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The State of Network Modernization in Government and DoD

This blog post is an excerpt from our new e-book, The Foundation for DoD Innovation. Explore the ‘why’ and ‘how’ of network modernization here.

Legacy IT networks are holding defense agencies back. In their current environments, many agencies find it difficult to access active, intelligent data, nor are they are to get full visibility into their enterprise’s applications, data and network operations. In short, those networks no longer meet the needs of modern warfighters.

Clearly, the Department of Defense and other agencies need to migrate to more modern networks. But do you know what impact network modernization has on DoD and government?

These stats will help set the context for why network modernization is more important than ever for governments at all levels.


The number of active-duty military personnel, as of July 2019. DoD also employs:

  • 742,000 civilian personnel.
  • 826,000 National Guard and Reserve forces.


The approximate number of DoD’s operational systems in fiscal year 2019, plus thousands of data centers, tens of thousands of servers, millions of computers and IT devices, and hundreds of thousands of commercial mobile devices.


The number of data centers DoD had in August 2017, including:

  • 200 closed through that date.
  • 258 additional closures planned through fiscal year 2018.


The percentage of DoD data centers closed or planned for closure through fiscal year 2018, as of August 2017.


The number of cloud IT projects DoD had in fiscal year 2017, up from 78 in fiscal year 2016 and 60 in fiscal year 2015.


The number of cloud products DoD had in July 2019 that were authorized or in the process of being authorized by the Federal Risk and Authorization Management Program (FedRAMP). FedRAMP establishes the processes and security requirements that cloud vendors must meet to sell their products and services to federal agencies.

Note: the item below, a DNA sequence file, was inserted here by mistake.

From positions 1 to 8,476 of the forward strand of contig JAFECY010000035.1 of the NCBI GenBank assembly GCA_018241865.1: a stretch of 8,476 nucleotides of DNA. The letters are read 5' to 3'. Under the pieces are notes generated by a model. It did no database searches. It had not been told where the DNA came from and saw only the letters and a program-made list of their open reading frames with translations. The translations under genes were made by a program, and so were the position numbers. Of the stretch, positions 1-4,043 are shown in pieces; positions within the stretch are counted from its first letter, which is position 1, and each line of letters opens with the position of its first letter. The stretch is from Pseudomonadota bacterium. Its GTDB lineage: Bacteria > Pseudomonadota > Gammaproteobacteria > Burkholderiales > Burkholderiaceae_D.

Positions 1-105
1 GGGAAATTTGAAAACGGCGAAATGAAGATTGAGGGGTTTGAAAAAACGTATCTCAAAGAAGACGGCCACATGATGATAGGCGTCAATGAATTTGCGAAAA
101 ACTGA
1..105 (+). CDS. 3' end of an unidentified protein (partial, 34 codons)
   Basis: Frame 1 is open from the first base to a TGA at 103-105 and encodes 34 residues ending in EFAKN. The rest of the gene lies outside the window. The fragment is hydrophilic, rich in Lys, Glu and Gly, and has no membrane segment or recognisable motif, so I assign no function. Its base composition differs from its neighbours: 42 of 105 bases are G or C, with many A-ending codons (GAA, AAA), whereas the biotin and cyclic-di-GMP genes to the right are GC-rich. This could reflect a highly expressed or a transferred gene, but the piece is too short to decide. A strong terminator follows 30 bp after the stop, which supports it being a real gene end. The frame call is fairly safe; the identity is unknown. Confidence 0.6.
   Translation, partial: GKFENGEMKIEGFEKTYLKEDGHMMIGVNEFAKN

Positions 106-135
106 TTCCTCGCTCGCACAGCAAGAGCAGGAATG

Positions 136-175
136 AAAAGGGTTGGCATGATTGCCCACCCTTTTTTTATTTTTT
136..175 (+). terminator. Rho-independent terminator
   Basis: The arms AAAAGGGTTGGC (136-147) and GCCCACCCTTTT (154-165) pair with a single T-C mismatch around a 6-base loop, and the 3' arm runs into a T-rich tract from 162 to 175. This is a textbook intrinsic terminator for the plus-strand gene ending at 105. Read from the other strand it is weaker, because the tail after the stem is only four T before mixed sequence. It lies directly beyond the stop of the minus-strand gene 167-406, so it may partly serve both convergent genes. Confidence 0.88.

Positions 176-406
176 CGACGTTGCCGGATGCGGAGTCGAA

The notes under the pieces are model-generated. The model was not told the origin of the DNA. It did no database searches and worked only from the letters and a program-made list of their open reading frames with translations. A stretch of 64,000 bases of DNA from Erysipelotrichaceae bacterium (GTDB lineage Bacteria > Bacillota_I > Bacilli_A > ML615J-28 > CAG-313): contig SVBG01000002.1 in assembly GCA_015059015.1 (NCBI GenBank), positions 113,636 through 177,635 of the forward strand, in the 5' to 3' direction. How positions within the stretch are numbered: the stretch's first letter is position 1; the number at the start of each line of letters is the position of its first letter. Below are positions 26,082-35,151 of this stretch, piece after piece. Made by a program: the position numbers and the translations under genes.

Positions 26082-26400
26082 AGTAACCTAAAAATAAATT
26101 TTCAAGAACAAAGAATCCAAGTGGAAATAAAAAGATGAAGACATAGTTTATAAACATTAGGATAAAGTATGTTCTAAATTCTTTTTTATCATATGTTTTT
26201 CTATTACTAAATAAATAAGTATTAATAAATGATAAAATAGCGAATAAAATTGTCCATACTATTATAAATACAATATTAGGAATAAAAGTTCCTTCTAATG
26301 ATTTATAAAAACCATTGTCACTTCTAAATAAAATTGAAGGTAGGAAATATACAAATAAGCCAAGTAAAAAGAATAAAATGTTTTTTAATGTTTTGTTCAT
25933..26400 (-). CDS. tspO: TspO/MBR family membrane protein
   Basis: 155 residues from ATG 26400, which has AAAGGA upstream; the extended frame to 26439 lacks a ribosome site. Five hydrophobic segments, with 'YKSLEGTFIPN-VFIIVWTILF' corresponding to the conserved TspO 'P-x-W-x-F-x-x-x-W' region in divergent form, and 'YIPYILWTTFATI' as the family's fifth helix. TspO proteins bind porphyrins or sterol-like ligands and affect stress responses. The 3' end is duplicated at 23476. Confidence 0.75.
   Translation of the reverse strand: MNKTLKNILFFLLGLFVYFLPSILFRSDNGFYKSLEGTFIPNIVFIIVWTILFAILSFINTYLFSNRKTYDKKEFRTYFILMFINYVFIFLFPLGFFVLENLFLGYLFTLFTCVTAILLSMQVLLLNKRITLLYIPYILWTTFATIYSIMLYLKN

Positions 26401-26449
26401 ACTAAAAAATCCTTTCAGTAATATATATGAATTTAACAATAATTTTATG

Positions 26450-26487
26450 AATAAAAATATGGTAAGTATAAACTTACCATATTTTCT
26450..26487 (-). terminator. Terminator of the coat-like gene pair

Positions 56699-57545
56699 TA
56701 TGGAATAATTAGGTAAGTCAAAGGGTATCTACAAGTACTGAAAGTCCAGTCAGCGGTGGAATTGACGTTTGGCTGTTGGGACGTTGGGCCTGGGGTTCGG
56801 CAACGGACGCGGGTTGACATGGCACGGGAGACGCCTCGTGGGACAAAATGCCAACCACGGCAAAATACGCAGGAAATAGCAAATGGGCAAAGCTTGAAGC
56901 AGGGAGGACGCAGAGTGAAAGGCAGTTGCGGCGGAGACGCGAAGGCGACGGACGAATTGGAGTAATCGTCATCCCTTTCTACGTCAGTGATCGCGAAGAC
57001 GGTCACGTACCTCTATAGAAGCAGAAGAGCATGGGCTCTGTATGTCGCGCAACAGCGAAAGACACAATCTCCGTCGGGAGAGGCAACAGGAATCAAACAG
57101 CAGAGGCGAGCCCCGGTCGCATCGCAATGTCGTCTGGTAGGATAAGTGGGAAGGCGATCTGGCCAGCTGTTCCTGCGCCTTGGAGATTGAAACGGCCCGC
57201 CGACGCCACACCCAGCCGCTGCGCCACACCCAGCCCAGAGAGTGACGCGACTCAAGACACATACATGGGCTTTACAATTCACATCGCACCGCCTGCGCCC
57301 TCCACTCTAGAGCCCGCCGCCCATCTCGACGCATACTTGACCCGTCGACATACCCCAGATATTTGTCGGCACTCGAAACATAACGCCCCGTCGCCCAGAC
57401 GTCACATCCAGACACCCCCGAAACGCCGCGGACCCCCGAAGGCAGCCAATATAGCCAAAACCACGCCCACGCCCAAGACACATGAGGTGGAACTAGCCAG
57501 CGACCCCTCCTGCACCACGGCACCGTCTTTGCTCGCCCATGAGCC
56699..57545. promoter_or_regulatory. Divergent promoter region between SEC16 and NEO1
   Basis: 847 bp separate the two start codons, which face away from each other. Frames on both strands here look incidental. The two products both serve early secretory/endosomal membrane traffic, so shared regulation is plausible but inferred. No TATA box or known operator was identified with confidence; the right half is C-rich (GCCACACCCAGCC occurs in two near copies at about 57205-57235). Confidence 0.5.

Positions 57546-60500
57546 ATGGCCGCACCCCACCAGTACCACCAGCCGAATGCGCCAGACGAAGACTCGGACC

These modern networks have the potential to: -Act out the intent of the agencies using them. -Recognize the ties between an agency’s applications, data and users. -Seamlessly link these relationships to their agency’s operational, strategic and tactical decisions.


The number of Infrastructure-as-a-Service (IaaS) cloud efforts DoD had in fiscal year 2017. IaaS clouds provide organizations with IT infrastructure.


The number of Platform-as-a- Service (PaaS) cloud efforts DoD had in fiscal year 2017. PaaS clouds provide organizations with a platform to develop, run and manage their applications on without having to build or maintain the underlying IT infrastructures.


The number of Software-as-a- Service (SaaS) cloud efforts DoD had in fiscal year 2017. SaaS clouds provide organizations with centrally hosted software that is licensed on a subscription basis.


The number of cloud efforts DoD had in fiscal year 2017 that did not have a reported model. DoD also had 20 cloud efforts in fiscal year 2017 that were some combination of IaaS, PaaS and SaaS services.

$36.1 billion

The total of IT spending DoD has budgeted for fiscal year 2020

  • $6.5 billion (or 18.1%) going toward major investments.
  • $29.6 billion (or 81.9%) going toward non- major investments.

$46.4 billion

The amount of DoD’s IT budget in fiscal year 2019, a time when the agency is operating the world’s largest and most complex set of networks.

$37.9 billion

DoD’s amount of total IT spending in fiscal year 2019, with $6.7 billion (or 17.7%) going toward major investments and $31.2 billion (or 82.3%) going toward non-major investments.

To learn more about what the future of DoD networks look like with modernization, download our full report here.

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